Just days after the protest, Bendapudi announced she would not fund the university’s planned Center for Racial Justice, a key proposal of the prior administration following the 2020 protests against police violence. Bendapudi claimed in private meetings that the university didn’t have the money for the project, as first reported by Spotlight PA. But the president publicly committed to investing “at least as much” money in existing diversity and equity programs as would have gone to the center.
The decision sparked pushback from hundreds of faculty, staff, and students, as well as the Pennsylvania Legislative Black Caucus.
Bendapudi is expected to present her plan to address racism and bias in early 2023.
More changes on the horizon
Penn State plans to implement a new budget model this summer that more directly ties unit funding to student enrollment, research spending, and other factors.
The new approach likely means cuts to some programs and boosts for others. Penn State said no unit’s budget can be cut more than 4% over the next two fiscal years. Officials do not expect mass layoffs or the closure of commonwealth campuses.
The university plans to reunite its two law schools in the coming years. Penn State is also lobbying for a nearly 50% increase in its state appropriation, citing higher per-pupil spending at other Pennsylvania universities. — Wyatt Massey, Spotlight PA
Sign up for Penn State email alerts if you want to keep up with the latest Penn State news out of Spotlight PA State College.
|CLERK CRITICS: An ongoing state House power struggle has produced competing claims of majority control in the lower chamber and led state Rep. Bryan Cutler (R., Lancaster) and other Republicans to call for the removal of the chamber's chief clerk over last week's preemptive swearing-in of state Rep. Joanna McClinton (D., Philadelphia). Cutler took his own early oath of office on Monday.|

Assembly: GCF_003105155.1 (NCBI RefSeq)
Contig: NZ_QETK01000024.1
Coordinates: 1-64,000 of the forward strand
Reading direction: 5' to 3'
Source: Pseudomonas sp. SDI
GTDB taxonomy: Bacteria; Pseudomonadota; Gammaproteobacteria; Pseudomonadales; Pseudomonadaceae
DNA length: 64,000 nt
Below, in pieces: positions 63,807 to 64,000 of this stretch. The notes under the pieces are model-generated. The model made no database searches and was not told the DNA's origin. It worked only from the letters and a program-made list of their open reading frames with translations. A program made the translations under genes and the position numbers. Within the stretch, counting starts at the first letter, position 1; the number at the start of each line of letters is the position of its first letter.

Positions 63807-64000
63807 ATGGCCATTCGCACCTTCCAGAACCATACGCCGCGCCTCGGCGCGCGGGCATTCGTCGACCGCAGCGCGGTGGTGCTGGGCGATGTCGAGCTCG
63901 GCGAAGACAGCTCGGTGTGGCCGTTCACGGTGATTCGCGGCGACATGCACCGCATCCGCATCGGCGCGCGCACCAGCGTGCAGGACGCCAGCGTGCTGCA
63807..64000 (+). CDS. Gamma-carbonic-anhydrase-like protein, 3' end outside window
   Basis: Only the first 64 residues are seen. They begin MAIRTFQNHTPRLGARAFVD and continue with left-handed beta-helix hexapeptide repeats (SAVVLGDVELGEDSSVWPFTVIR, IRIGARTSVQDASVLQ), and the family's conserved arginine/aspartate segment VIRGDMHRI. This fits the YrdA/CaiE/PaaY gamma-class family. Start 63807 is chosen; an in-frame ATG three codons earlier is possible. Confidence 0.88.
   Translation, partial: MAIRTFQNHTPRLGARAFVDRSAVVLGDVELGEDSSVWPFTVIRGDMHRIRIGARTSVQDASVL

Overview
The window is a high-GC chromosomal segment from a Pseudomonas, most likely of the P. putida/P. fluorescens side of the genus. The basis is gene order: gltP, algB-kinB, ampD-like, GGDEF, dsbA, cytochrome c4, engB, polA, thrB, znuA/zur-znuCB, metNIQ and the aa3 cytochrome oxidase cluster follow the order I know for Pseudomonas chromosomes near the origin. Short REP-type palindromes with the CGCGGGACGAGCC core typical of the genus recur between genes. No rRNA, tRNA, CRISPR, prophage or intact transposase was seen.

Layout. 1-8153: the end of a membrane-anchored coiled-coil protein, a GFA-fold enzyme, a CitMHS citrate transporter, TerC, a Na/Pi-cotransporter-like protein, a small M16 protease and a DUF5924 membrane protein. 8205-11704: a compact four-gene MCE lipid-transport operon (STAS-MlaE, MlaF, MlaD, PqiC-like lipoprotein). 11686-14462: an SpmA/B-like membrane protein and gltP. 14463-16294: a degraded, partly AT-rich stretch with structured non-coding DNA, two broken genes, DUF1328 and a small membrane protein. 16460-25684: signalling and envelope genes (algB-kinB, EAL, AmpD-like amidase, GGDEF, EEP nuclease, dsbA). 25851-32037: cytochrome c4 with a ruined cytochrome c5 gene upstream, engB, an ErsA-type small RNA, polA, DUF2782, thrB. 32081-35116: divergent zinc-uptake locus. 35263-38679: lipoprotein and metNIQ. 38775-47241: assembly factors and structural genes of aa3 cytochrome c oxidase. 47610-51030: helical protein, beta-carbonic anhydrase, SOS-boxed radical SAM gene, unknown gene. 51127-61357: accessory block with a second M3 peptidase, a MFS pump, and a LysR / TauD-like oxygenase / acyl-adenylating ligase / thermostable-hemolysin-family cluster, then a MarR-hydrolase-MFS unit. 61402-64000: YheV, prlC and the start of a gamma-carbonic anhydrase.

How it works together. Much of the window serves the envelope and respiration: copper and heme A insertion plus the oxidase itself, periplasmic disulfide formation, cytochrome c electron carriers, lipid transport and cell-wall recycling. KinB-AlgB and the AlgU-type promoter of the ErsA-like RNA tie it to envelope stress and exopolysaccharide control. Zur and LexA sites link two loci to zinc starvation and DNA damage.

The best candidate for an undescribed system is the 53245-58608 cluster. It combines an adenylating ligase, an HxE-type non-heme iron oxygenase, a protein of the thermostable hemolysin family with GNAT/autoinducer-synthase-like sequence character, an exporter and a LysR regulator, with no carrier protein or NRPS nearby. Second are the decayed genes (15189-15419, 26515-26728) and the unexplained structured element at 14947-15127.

RECOUNT RULINGS: Judges in Allegheny, Blair, Chester, and Cumberland Counties are the latest to reject requests for local 2022 election recounts. Court hearings are pending elsewhere as Pennsylvania officials find themselves delayed in certifying statewide results. The AP reports the recount requests, which have mostly targeted Democratic wins, could foreshadow a 2024 election strategy.
WHOLE HOMES: Pennsylvania counties and eligible nonprofits can now apply for Pennsylvania's new, $120 million Whole-Home Repairs Program. The program — a budget season win for progressives — will ultimately offer landlords and homeowners repair and upgrade grants of up to $50,000. Capital-Star breaks down what you need to know and why it will take time for the grant money to reach those individuals.
MAGA MIX: Democratic Gov.-elect Josh Shapiro ran as the anti-MAGA candidate. That's made one transition team pick stand out among a bevy of Republican power players and lobbyists: That of James Schultz, a former Trump White House lawyer who spurned his Republican Party to endorse Shapiro in August. The Intercept reports Shapiro's team has framed the pick as a big-tent effort to encourage bipartisanship.
TRIPLEDEMIC: This winter's "tripledemic" or "tridemic" of COVID-19, influenza, and RSV has U.S. health officials recommending masks again to reduce the spread of all three. Several Pennsylvania counties had high levels of COVID-19 transmissions on Thursday, while hospital admissions for the flu had tripled statewide since Thanksgiving, with more holiday gatherings on the way.
» AP: Pennsylvania lifts ban on gas production in polluted village
» CBSNEWS: Juul to pay 38$M for targeting Pennsylvania youth
» LNP: Akron Borough Council votes to partially fund Ephrata Library
» WESA: 34th, 35th Pa. House district races attract candidates
» WITF: Chambersburg demands Mastriano pay campaign police bill
Send your answers to firstname.lastname@example.org
.IN TRAFFIC (Case No. 179):
Four cars come to a four-way stop, each coming from a different direction. They can’t decide who got there first, so they all go forward at the same time. All cars go, but none crash into each other. How?
Last week's answer:
Bottle, coin, shirt. (Find last week's clue here
Congrats to Mary B.
, who will receive Spotlight PA swag. Others who answered correctly: Jon N., Philip C., Jeffrey F., Fred O., Annette I., and Joel S.